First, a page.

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Using Profile Scanning to improve performance
Background:
The On-Access Scanner is equipped with three scanning profiles, named Standard, High Risk, and Low Risk. By default only the Standard profile is used. This fact means that the configuration for Standard is applied to all processes. That is, when a process accesses a file on disk, the Standard configuration is used for determining whether a scan should occur. The preceding section on exclusions also applies here because exclusions are defined for each scanning profile.

To enable the additional scanning profiles, select Configure different settings for High Risk and Low Risk processes under Processes Settings. This selection gives you more flexibility in controlling what is scanned or not scanned, because you define exclusions by profile. If you want exclusions to apply only to certain processes rather than all processes, add exclusions to a High Risk or Low Risk profile and indicate the processes that you want defined for that profile.

Example: Suppose MyApp.exe is the only process writing tens of thousands of temporary files to the C:\Windows\Temp folder. Also suppose that you know those files do not need to be scanned because you know MyApp.exe behavior, but you do not want to exclude \Windows\Temp for all processes.

To use the option Configure different settings for High Risk and Low Risk processes, you define **\Windows\Temp\* as a pattern exclusion in the Low Risk profile, and you define MyApp.exe as a process to use the Low Risk profile. Now, all other processes that access \Windows\Temp have their activities scanned, but the activities of MyApp.exe are excluded from scanning because it resides in the Low Risk profile with the exclusion.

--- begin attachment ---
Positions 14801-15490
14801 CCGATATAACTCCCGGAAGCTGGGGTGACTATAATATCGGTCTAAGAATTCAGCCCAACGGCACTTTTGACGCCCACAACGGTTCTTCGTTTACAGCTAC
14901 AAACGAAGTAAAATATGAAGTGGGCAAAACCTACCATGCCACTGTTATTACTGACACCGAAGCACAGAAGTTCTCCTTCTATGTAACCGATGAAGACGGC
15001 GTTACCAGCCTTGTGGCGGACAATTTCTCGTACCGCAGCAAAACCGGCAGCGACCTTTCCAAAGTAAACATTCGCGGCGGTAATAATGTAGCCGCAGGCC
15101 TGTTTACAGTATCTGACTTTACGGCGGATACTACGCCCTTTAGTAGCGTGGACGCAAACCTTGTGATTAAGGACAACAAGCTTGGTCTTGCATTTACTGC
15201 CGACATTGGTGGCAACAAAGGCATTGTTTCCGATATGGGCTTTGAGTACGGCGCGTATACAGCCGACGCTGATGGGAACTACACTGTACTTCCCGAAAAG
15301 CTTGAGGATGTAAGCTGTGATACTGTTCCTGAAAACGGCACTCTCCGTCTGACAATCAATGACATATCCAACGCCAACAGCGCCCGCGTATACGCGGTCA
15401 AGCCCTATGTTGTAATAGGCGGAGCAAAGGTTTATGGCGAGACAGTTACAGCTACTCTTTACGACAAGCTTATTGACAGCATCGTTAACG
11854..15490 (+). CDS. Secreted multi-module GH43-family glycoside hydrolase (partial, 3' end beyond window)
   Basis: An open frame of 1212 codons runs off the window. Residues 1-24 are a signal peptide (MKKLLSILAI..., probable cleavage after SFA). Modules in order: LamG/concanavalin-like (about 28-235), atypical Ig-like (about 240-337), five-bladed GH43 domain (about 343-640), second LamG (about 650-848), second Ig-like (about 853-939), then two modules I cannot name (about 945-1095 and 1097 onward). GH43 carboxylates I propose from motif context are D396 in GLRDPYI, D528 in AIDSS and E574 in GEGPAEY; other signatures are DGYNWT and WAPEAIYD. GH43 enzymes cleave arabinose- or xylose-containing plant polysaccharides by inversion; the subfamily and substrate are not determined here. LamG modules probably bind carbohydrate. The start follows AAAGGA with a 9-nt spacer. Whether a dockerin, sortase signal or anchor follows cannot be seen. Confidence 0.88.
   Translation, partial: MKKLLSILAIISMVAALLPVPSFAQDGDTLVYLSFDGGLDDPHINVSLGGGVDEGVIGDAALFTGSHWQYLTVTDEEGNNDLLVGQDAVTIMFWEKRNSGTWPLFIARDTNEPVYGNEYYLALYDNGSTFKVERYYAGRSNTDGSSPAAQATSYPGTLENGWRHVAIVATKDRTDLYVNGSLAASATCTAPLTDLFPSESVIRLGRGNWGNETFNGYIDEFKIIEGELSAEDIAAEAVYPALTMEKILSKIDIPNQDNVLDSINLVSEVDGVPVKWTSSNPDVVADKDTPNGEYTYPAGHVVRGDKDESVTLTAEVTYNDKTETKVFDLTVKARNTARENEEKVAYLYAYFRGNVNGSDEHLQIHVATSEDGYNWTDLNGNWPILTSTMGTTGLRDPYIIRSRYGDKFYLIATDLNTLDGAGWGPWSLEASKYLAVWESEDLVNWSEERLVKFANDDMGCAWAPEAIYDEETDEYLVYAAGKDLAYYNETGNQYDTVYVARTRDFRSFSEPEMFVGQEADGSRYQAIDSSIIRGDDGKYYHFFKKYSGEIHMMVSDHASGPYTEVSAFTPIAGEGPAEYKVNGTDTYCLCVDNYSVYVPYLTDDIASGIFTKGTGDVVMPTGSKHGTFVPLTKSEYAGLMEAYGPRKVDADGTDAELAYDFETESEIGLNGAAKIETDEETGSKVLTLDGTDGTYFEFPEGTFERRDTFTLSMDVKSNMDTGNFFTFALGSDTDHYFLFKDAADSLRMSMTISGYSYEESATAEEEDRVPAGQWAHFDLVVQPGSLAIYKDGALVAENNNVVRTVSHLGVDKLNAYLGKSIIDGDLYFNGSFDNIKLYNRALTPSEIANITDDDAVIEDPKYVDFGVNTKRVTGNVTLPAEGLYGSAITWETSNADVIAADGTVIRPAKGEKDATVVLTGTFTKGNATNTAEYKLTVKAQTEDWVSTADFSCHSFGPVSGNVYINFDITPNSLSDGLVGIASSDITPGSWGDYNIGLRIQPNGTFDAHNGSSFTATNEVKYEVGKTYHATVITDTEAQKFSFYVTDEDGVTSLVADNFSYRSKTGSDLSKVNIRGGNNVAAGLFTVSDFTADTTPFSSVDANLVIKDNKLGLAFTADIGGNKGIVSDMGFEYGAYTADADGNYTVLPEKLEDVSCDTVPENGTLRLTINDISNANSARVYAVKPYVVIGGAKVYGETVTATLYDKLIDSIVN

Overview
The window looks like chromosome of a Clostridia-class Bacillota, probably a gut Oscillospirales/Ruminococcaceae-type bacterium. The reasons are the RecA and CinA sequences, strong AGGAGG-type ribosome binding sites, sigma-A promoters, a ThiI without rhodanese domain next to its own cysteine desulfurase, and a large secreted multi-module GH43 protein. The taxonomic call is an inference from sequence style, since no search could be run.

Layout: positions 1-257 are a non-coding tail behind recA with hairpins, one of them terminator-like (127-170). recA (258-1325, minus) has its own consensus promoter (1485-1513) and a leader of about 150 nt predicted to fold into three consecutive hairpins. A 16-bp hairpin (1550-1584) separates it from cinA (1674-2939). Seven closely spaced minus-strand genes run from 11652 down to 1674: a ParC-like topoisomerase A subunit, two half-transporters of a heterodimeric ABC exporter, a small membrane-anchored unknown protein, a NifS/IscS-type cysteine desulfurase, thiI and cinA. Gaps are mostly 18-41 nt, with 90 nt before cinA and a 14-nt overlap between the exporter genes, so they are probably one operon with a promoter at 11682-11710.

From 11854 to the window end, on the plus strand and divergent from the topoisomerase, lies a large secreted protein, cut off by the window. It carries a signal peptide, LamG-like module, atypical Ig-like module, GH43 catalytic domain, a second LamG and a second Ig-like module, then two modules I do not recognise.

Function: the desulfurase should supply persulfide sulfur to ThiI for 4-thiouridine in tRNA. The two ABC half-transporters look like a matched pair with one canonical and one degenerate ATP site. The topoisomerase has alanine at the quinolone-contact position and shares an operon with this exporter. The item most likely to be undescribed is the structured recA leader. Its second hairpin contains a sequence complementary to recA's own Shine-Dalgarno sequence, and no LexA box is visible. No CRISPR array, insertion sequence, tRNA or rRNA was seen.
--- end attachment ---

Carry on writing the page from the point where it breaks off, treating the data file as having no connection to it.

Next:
The method from the example can be taken a step further, and this step is where you can improve performance using Profile Scanning. For the processes you define to use the Low Risk profile, instead of just exclusions you can set Do not scan when reading from or writing to disk. This setting avoids scanning file activity generated by MyApp.exe and any other processes in that profile, and is a decision point reached much earlier in the scan workflow. This fact is why this method yields significant performance improvement compared to exclusions.

Starting in Endpoint Security 10.5, you can define the SYSTEM process as a Low Risk process, if needed. This definition is applicable when the file read/write on disk is occurring from a different system.